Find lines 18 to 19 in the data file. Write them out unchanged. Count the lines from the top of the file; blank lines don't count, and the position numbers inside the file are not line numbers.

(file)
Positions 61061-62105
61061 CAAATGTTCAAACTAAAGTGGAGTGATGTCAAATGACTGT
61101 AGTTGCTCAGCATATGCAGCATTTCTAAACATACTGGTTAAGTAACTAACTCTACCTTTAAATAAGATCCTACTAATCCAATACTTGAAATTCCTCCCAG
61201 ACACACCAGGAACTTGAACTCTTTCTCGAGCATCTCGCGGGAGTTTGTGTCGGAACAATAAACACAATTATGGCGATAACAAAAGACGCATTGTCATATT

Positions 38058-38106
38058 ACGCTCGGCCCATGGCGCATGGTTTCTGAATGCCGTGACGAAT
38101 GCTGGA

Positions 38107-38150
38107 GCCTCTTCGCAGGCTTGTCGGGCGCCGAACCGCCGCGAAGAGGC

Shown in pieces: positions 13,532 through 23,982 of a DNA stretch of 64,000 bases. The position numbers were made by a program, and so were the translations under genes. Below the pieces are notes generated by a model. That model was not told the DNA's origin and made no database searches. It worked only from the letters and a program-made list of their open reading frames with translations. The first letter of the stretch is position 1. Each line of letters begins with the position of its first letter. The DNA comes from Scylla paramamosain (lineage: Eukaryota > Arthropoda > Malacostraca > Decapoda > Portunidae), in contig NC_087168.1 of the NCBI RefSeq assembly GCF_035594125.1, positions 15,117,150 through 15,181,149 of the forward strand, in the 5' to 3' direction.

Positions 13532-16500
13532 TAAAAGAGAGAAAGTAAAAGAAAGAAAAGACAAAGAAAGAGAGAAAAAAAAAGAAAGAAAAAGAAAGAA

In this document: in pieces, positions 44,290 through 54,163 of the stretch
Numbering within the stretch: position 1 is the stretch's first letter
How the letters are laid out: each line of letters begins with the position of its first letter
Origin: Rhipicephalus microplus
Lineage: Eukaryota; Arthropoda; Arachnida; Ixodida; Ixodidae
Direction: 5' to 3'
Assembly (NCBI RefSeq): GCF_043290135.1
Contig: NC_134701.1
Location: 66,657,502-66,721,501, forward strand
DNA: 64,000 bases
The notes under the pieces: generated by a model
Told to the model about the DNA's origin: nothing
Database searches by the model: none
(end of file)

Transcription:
Direction: 5' to 3'
Assembly (NCBI RefSeq): GCF_043290135.1